And so it started very simply, just doing an audio, podcast, and just, he helped, he helped me a lot, how to set it up and software to use and how to do those types of things. And, and it grew from that to where we found out you had the ability to put graphics with, with your audio.

And that's where we went into the YouTube realm, to where you could explain to people what you're trying to explain, from a radio standpoint that the YouTube format allows you to show maps and satellite imagery and show why you're thinking what you're thinking and be able to do that.

And what I love about it is there are no hard, hard or fast rules, there's no format you have to follow, you can kind of just create your own program and everything else. And it really has taken off. It's exceeded my expectations.

And I have also found out that that we've got a lot of people who in other states that watch it, that have some connection to Wyoming. But they also realize that if they can watch and what's happened in Wyoming's whether they can kind of infer what's going on in their state that's close by.

Wendy Corr

What is it do you think, Don, that that is special about your podcast, that makes people from other states listen to you over their local weatherman?

Don Day

Well, I'll be I will be honest, and forthcoming about our confidence level. A lot of times when you get a forecast, it's a forecast, but there's never anything with it that says This is an eight out of 10 confidence level, this is a one out of 10 confidence level, I think what's different is number one, I show him what I what I see, this is what I see. And I want to show you what I see. And then I want you to show you what my challenges are to try to make the forecast. So basically, I'm letting them in to the insight of how the forecast is made. And if I tell him, I don't know what's going to happen, or I have a low confidence I do.

And I also think that by me explaining what I see, they learn something, they learn how the atmosphere works, I'll try to throw in some educational morsels here and there. And there are a lot of people who are weather nerds, you know, I'm a weather nerd, that just love weather, you know, and so, so if they have the ability to not only learn something, but also get the forecasts at the same time, that format, the podcast format, gives me the ability to do that, that I can't do with a 30 second forecast on the radio.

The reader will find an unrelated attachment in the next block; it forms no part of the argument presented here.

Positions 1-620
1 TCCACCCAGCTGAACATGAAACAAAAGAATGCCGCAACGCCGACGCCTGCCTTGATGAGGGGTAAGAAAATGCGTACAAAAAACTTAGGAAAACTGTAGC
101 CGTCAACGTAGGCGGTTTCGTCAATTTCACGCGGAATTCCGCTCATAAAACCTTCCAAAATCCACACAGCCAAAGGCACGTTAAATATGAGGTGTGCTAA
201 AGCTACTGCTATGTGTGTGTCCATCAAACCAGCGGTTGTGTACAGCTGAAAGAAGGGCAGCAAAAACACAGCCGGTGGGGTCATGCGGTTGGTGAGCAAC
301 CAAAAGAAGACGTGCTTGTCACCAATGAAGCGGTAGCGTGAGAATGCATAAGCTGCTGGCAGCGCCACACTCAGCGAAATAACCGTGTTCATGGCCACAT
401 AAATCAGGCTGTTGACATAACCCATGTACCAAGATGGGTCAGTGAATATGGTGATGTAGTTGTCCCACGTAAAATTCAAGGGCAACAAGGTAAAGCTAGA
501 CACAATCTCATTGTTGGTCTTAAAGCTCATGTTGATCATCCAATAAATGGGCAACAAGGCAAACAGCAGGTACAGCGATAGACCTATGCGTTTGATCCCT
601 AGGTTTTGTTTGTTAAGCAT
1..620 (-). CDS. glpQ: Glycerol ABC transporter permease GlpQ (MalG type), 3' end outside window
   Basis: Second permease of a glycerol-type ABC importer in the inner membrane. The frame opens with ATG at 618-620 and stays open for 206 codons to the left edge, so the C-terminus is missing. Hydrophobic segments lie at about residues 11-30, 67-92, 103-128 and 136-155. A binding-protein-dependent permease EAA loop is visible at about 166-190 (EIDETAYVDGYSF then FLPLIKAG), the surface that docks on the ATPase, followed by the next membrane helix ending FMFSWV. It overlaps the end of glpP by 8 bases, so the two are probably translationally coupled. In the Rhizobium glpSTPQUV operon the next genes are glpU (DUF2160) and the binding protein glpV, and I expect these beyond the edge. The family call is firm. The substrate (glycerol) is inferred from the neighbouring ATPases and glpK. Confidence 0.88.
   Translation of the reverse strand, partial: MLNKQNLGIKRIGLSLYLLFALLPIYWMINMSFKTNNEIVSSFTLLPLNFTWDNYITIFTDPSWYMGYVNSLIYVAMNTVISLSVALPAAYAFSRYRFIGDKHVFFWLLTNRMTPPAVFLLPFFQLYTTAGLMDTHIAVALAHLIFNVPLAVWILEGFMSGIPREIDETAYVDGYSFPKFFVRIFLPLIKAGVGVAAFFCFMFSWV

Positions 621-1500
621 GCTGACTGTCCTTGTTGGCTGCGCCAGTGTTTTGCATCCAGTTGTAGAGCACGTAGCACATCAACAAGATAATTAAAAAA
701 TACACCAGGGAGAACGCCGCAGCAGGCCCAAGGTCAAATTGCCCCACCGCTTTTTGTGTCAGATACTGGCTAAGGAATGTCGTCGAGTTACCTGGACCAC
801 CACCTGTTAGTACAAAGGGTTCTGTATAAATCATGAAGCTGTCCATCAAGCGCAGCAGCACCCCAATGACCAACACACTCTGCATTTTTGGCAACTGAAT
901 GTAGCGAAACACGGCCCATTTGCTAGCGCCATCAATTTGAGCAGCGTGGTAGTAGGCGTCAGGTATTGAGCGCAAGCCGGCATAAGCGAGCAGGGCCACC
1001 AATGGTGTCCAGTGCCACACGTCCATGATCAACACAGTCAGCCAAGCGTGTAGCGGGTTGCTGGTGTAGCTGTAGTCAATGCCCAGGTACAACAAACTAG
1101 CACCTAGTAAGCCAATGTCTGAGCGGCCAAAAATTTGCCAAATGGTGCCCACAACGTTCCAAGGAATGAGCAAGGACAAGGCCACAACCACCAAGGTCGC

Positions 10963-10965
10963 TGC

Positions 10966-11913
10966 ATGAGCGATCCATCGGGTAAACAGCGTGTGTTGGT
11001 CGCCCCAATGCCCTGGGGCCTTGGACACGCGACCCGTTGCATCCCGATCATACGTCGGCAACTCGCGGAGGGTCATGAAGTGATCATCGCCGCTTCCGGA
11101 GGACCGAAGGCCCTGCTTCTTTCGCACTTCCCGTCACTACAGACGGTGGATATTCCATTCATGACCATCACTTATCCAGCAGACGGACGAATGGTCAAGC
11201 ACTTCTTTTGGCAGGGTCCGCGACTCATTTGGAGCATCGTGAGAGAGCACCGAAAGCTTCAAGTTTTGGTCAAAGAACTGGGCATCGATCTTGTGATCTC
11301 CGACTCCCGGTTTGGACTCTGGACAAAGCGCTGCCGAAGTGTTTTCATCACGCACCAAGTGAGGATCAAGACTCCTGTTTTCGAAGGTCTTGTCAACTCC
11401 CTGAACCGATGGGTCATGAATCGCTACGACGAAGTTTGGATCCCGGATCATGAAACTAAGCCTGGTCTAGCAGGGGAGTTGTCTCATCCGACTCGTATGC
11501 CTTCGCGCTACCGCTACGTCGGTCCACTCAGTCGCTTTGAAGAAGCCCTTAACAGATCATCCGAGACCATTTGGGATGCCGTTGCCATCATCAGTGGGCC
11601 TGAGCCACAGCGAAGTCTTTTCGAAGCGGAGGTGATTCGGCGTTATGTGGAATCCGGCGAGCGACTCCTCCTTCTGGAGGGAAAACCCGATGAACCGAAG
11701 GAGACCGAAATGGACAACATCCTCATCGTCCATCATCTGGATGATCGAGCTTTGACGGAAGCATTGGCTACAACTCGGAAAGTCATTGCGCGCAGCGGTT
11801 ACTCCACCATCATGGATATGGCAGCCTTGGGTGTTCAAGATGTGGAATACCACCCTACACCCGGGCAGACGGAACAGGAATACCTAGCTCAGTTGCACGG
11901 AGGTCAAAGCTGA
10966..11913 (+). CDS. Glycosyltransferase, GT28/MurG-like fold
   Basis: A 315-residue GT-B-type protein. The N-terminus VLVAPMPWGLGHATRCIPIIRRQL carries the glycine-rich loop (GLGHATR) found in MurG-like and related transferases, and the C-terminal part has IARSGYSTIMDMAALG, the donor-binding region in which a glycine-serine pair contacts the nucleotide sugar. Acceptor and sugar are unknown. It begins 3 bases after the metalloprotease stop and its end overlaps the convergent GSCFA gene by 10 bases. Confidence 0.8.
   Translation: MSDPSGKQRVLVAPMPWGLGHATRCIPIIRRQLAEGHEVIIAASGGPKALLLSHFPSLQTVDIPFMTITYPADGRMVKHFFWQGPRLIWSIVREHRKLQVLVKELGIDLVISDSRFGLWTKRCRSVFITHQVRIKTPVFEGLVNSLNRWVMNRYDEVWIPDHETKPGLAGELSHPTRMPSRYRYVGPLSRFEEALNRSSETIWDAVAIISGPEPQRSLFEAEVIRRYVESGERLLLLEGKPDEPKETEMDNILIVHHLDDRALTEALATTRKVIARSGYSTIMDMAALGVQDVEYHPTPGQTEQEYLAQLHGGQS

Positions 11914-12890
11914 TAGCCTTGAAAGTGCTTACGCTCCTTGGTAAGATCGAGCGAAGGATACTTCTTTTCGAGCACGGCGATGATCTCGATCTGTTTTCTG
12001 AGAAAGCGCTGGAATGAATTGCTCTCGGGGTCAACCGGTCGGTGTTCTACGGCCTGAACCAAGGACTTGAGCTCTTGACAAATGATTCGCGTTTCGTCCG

Wendy Corr

And we are all the beneficiaries of this. So we are grateful! Don, this has been a fascinating look behind the scenes of a very successful weather enterprise that you've created that you say you're going on 33 years now of doing this. And do you see yourself? Do you see yourself doing this for years to come yet? Are you slowing down at all?

Don Day

I'd like to I would like to slow down and catch up on my sleep. I mean, getting up at three o'clock every morning for 30. Some years does get to you after a while. But I see myself being involved for quite a bit longer.

Wendy Corr

We are glad for that, Don. Thank you so much for being our guest today on The Roundup! This has been just a lot of fun. And of course, you and I have known each other for years, just through Cowboy State daily and other broadcasting. And it's been fun to kind of get to know who you are, as opposed to just hearing your voice. So thanks a lot, Don!

Don Day

Thanks, Wendy.

Wendy Corr

And folks, thank you for tuning into our podcast, The Roundup. I'm your host, Wendy Corr. Tune in next week as we chat with another great Wyoming personality about news and views that are important to you. Have a great week!

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Wendy Corr